Greenman has written a story that is centered on conflict. Professionally, the protagonist is dealing with the stress of the corporate world. Personally, he is caught in a stagnant, childless marriage where an affair becomes a natural consequence. It is not the storyline that captivated me as a reader, as it is a plot that repeats itself often in literature. It is the writing that kept me turning the page. Greenman takes single moment...more
Started our a 2-star book for me, and if I made a practice of abandoning books, I might have done so. I am, despite plenty of terrible books, still a literary optimist, I guess, and this book improved greatly in the second half. Not a light-hearted read, that's for sure. The characters all came across as slightly unformed, and in the first half seemed to act randomly, without motivation. Greenman does tackle some Big Ideas that are slightly depressibg, really, but interesting. No new ground, tho...more
Brian Grover
Solid, if unspectacular. A quiet snapshot of a pair of quiet lives, it feels (mostly) real enough, and the dialogue has plenty of pop. However, I have some issues here. One, the two main female characters (the wife and the mistress) talk almost identically; I'd have appreciated a clearer division of major characters. Two, the guy (William) is just a little too glib. Greenman would have done well to make him a little less comfortable, a little less quick.

As an aside, it's patently ridiculous how...more
This book was pretty good - it had passages that were extremely well written, but in the end was a long description of relationship ennui. About halfway through I was really into it, but by the end didn't feel the same way, although the interview and author comments afterwards did lend it some increased gravity, so there was that.
Tiffin-Seneca Public Library
The story centers on William Day, who seems like your typical suburban professional. He lives with his wife, Louisa, and pretty much makes it through life one day at a time. But he must deal with a loss of control in his life once his wife shows him the plot of land where she wants to build a home. One by one, things start happening that threaten to unravel his life. This is a very well done novel about a dysfunctional marriage.
Jan 19, 2014 Penney added it
Shelves: fiction, abandoned
An attempt to normalize poor adult decision making left me not caring about any characters.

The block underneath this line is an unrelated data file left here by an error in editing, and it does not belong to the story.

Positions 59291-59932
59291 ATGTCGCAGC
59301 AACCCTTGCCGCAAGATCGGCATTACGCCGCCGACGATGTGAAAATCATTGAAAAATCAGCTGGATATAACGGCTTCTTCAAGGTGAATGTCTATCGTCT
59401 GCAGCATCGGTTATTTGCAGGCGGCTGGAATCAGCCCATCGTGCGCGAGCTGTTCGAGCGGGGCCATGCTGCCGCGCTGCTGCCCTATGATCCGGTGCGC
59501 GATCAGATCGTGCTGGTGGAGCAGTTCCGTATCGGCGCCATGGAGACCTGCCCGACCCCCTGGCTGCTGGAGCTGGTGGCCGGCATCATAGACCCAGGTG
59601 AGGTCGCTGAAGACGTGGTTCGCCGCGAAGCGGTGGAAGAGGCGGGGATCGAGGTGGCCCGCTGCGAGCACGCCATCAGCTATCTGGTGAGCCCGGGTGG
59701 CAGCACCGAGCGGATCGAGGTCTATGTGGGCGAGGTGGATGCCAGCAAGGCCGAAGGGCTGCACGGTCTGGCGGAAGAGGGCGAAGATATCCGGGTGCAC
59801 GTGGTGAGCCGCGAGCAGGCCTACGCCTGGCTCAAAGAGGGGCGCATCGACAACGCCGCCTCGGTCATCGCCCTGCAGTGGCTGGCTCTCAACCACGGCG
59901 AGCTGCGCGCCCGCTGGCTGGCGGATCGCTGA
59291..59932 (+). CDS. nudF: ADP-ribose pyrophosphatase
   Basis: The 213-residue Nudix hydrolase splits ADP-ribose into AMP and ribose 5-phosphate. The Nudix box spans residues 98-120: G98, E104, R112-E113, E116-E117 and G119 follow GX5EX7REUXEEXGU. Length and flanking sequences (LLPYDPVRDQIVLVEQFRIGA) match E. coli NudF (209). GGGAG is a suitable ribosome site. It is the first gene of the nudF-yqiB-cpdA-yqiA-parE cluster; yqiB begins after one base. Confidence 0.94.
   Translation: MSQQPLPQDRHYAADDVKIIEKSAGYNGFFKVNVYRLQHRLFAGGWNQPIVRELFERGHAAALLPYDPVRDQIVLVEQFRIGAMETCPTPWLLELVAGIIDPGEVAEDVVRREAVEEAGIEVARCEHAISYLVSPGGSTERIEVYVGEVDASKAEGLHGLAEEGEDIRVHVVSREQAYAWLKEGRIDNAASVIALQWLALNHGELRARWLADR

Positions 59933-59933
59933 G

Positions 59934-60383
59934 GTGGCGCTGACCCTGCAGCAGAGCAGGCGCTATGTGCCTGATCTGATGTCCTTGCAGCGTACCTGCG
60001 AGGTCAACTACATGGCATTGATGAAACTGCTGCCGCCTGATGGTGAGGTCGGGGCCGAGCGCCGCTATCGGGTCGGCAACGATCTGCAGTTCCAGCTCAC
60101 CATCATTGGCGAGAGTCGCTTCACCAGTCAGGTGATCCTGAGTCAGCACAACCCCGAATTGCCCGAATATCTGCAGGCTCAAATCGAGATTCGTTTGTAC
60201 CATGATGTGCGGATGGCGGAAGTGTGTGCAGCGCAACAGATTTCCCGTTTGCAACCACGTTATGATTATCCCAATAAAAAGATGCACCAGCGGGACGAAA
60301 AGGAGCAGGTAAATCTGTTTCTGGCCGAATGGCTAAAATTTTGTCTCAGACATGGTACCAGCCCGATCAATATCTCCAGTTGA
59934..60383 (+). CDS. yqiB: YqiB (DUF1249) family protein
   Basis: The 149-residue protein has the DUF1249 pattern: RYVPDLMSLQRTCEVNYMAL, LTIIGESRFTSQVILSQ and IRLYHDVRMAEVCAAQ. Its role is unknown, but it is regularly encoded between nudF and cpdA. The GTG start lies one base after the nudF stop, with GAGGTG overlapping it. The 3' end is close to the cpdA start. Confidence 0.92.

Another one for the started did not finish shelf. It was a present and not one I would have chosen, clearly the author was having some kind of mid life crisis. the main male character was such a sad sack who had a rather un-original affair, lost his job, he and his wife don't communicate anymore yada yada yada. BORING!
It was ok. I was shocked at how upset William got at the end of the book when Louisa made her big announcement, considering what he'd been up to. Overall I didn't really like the characters. I just wanted to reach into the book and slap them and yell, wake up. Louisa's brother Tom was a comical addition to the book. I liked his graphs.
I really like Ben Greenman's sense of humor (at least as it presents itself within his writing) as combines cleverness, sharpness, and yet also a senes of warm-heartedness. The Slippage had those qualities but the overall plot arc didn't have quite enough oomph for me. But it worked as a nice, fast cloudy day read.
Got this as a giveaway from GR and brought it to read on vacation. Couldn't make it past the first chapter. Everything about it seemed so cliche and over-written. I hate to abandon books but I just couldn't finish.
Michelle Remmey
Just barely enough interest to get me to finish it. I feel like this could have been a much better book, had it been longer and included more details about the characters and their relationships.
Marriage: Love + lust + infidelity?

This seems to be a somewhat honest look at the dishonesty within a marriage. Nothing spectacular or moving, nothing thrilling or particularly poignant.
The writing was good in this book. The tone was a bit creepy and trapped. Characters just didn't leave me with anything.....
Jonathan Horowitz
Meh, nothing new, vaguely intriguing at times, but not as much as you could feel the author wanting it to be...
Victoria is currently reading it
Jul 24, 2014
Kitty Blue
Kitty Blue marked it as to-read
Jul 16, 2014
Jpaav marked it as to-read
Jul 10, 2014
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Ben Greenman is an editor at The New Yorker whose short fiction, journalism, and essays have appeared there, The New York Times, McSweeneys, The Paris Review, and Zoetrope: All Story. He is the author of several acclaimed books of fiction, including Superbad, Superworse, A Circle is a Balloon and Compass Both, Correspondences, and the novel Please Step Back. HIs new book of stories What He's Poise...more
More about Ben Greenman...
What He's Poised to Do: Stories Superbad: Stories and Pieces A Circle is a Balloon and Compass Both: Stories about Human Love Celebrity Chekhov: Stories by Anton Chekhov Please Step Back